## Description

## 1. Medical image estimation.

Suppose xi

, i = 1, . . . , n are i.i.d. Poisson with

P(xi = k) = e

−µiµ

k

i

k!

with unknown mean µi

.

The variables xi represent the number of times that one of n

possible independent events occurs during a certain period. In emission tomography, they

may represent the number of photons emitted by n sources.

We consider an experiment designed to determine the means µi

. The experiment involves

m detectors. If event i occurs, it is detected by detector j with probability pji. We assume

the probabilities pji are given (with pji > 0 and Pm

j=1 pji ≤ 1. The total number of events

recorded by detector j is denoted by yj ,

yj =

Xn

i=1

yji, j = 1, . . . , m.

Formulate the maximum likelihood estimation problem of estimating the means µi

, based

on observed values of yj , j = 1, . . . , m. Will the maximum likelihood function returns a

unique maximizer? (Hint: the variables yji have Poisson distribution with means pjiµi

.

The sum of n independent Poisson variables with means λ1, . . . , λn has a Poisson distribution with mean λ1 + · · · + λn.

## 2. Logistic regression.

Given n observations (xi

, yi), i = 1, . . . , n, xi ∈ R

p

, yi ∈ {0, 1}, parameters a ∈ R

p and

b ∈ R. Consider the log-likelihood function for logistic regression:

`(a, b) = Xn

i=1

{yi

log h(xi

; a, b) + (1 − yi) log(1 − h(xi

; a, b))}

(a) Derive the Hessian H of this function and show that H is negative semi-definite (this

implies that ` is concave and has no local maxima other than the global one.)

(b) Use data logit-x.dat and logit-y.dat, which contain the predictors xi ∈ R

2 and response

yi ∈ {0, 1} respectively for logistic regression problem. Implement Newton’s method

for optimizing `(a, b) and apply it to fit a logistic regression model to the data.

Initialize Newton’s method with a = 0, b = 0. Plot the value of the log likelihood

function versus iterations. What are the coefficients a and b from your fit?

(c) Find a value of step-size that gives you convergence, and another value of step-size

(larger) where your algorithm diverges.

## 3. Locally weighted linear regression.

Consider a linear regression problem in which we want to weight different training examples

differently. Specifically, suppose we want to minimize

J(θ) = 1

2

Xn

i=1

wi(θ

T xi − yi)

2

.

In class, we have worked out what happens for the case where all the weights are the same.

In this problem, we will generalize some of those ideas to the weighted setting, and also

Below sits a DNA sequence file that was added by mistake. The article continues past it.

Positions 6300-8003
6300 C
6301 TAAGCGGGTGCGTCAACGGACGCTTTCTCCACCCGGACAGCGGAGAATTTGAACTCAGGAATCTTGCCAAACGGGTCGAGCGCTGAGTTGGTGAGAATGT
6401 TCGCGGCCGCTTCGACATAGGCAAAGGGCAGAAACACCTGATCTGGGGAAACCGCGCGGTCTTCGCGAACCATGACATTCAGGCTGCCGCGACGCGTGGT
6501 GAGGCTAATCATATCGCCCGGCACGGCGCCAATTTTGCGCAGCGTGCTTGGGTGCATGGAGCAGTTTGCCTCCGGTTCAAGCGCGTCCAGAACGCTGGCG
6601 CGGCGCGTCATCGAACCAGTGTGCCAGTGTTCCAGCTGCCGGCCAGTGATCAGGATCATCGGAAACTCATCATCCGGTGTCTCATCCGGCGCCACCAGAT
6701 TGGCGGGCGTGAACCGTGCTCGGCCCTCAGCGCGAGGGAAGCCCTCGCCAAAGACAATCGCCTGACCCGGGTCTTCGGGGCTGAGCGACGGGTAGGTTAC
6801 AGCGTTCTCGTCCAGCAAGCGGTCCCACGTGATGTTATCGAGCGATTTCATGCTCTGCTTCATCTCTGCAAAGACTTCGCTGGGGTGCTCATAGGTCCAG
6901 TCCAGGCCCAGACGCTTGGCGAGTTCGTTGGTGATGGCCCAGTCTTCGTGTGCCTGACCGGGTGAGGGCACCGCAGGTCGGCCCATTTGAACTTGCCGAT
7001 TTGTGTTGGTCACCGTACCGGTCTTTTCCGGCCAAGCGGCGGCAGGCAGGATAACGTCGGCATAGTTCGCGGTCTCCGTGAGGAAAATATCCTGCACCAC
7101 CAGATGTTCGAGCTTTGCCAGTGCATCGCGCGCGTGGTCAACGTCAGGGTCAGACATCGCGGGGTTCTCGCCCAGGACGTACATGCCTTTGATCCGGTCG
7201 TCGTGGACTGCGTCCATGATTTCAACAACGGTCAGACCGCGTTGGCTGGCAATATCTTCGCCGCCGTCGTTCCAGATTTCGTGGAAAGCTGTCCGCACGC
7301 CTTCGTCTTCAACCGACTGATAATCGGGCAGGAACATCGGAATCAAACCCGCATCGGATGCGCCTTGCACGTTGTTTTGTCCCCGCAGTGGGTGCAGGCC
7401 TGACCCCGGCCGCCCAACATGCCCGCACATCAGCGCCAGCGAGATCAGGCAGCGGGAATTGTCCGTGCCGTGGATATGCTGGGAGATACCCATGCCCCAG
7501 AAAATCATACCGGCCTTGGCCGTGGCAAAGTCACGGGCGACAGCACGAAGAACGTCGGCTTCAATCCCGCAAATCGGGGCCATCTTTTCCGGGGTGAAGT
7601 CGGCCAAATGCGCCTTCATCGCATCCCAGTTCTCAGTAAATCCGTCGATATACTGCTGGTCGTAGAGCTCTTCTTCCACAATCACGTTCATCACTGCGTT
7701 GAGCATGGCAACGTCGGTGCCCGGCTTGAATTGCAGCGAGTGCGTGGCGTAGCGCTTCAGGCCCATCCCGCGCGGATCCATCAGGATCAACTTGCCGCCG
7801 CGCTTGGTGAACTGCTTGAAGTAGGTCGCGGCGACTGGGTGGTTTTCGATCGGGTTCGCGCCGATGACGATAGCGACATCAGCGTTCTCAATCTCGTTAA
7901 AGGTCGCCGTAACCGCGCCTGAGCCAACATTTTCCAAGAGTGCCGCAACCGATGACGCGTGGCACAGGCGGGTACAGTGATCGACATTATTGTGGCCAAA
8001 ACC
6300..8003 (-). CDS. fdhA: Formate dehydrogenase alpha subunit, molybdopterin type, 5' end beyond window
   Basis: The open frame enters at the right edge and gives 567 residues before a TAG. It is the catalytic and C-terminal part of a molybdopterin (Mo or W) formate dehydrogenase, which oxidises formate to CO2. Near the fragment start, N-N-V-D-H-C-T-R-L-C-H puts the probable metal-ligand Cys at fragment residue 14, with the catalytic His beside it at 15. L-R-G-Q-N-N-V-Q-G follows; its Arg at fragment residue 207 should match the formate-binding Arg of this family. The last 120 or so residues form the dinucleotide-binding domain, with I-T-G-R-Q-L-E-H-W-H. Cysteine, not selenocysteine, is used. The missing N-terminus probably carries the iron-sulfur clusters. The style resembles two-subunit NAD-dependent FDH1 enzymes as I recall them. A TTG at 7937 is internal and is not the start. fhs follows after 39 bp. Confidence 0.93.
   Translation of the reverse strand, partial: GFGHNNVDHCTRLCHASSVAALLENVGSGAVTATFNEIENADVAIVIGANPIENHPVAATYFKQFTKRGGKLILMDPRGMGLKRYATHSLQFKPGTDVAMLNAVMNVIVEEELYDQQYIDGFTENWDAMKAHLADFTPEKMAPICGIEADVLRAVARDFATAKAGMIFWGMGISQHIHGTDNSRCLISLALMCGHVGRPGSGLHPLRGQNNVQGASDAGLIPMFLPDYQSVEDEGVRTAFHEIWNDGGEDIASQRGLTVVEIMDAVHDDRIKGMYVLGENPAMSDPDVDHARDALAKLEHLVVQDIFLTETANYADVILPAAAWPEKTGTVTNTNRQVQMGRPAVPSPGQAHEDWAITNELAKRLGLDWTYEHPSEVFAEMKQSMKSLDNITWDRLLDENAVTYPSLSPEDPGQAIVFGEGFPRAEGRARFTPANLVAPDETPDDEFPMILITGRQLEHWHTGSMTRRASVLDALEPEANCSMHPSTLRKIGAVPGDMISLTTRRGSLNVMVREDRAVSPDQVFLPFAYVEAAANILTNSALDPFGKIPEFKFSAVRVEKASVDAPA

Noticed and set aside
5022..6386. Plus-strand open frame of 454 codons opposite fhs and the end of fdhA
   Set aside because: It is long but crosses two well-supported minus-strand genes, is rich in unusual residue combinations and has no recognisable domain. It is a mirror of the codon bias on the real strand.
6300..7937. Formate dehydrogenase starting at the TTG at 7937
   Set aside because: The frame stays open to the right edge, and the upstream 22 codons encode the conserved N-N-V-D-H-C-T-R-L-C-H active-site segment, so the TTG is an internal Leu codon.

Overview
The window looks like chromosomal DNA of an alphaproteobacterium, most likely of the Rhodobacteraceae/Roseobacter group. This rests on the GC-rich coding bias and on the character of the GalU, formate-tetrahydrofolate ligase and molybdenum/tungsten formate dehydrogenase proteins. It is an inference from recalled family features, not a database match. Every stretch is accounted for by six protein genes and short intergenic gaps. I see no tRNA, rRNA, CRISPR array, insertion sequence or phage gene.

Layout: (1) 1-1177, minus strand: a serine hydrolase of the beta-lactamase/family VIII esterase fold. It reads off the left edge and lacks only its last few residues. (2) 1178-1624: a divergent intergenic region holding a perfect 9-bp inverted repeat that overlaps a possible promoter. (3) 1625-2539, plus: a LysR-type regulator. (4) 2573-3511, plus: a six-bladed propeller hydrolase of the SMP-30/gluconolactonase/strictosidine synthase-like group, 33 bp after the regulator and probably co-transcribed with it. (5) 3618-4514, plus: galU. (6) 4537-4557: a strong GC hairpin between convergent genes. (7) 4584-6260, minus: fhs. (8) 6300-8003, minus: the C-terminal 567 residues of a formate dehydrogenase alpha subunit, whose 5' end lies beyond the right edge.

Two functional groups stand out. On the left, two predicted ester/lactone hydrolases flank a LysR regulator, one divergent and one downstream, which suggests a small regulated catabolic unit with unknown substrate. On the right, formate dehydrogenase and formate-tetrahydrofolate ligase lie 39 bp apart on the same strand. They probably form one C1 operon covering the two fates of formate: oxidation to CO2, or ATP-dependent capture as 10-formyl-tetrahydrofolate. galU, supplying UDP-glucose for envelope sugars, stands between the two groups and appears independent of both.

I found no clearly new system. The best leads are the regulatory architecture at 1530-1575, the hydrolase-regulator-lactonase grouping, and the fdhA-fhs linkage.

implement the locally weighted linear regression algorithm.

(a) Show that J(θ) can also be written as

J(θ) = (Xθ − y)

TW(Xθ − y)

for an appropriate diagonal matrix W, matrix X and vector y. State clearly what

these matrices and vectors are.

(b) Suppose we have samples (xi

, yi), i = 1, . . . , n of n independent examples, but in

which the yi

’s were observed with different variances, and

p(yi

|xi

, θ) = 1

q

2πσ2

i

exp(−

(yi − θ

T xi)

2

2σ

2

i

)

i.e. yi has mean θ

T xi and variance σ

2

i

(where σ

2

i

are fixed, known, constants).

Show

that finding the maximum likelihood estimate of θ reduces to solving a weighted linear

regression problem. State clearly what the wis are in terms of σ

2

i

’s.

(c) Use data rx.dat and ry.dat, which contain the predictors xi and response yi respectively

for our problem. Implement gradient descent for (unweighted) linear regression that

we derived in class on this dataset, and plot on the same figure the data and the

straight line resulting from your fit. (Remember to include the intercept term.)

(d) Implement locally weighted linear regression on this dataset, using gradient descent,

and plot on the same figure the data and the line resulting from your fit. Using the

following weights

wi = exp(−x

2

i /(20)).

Plot the J(θ) versus iterations.

4. Exponential family and Fisher information. A PDF f(x|θ) of a random variable is

called to be from an exponential family if we can write

f(x|θ) = g(x)e

β(θ)+h(x)>γ(θ)

for some g(x), β(θ), h(x) and γ(θ).

(a) Show that Bernoulli, Binomial, Poisson, Exponential and Gaussian distributions all

belong to exponential family. Here the PDF for them are given by

Bernoulli: f(x|p) = p

x

(1 − p)

1−x

, x = {0, 1}

Binomial: f(x|n, p) =

n

x

p

x

(1 − p)

n−x

, x = {0, 1, . . . , n}

Poisson: f(x|λ) = e

−λλ

x

/x!, x = {0, 1, . . .}

Exponential: f(x|λ) = e

−λxλ, x ≥ 0

Gaussian: f(x|µ, Σ) = 1

p

(2π)

p|Σ|

e

− 1

2

(x−µ)>Σ−1

(x−µ)

, x ∈ R

p

(b) Find the Fisher information for Bernoulli distribution.

## 5. House price dataset.

The HOUSES dataset contains a collection of recent real estate listings in San Luis Obispo

county and around it. The dataset is provided in RealEstate.csv.

The dataset contains the following fields:

• MLS: Multiple listing service number for the house (unique ID).

• Location: city/town where the house is located. Most locations are in San Luis

Obispo county and northern Santa Barbara county (Santa Maria-Orcutt, Lompoc,

Guadelupe, Los Alamos), but there some out of area locations as well.

• Price: the most recent listing price of the house (in dollars).

• Bedrooms: number of bedrooms.

• Bathrooms: number of bathrooms.

• Size: size of the house in square feet.

• Price/SQ.ft: price of the house per square foot.

• Status: type of sale. Thee types are represented in the dataset: Short Sale, Foreclosure and Regular.

Fit linear regression model to predict Price using remaining factors (except Status), for

each of the three types of sales: Short Sale, Foreclosure and Regular, respectively.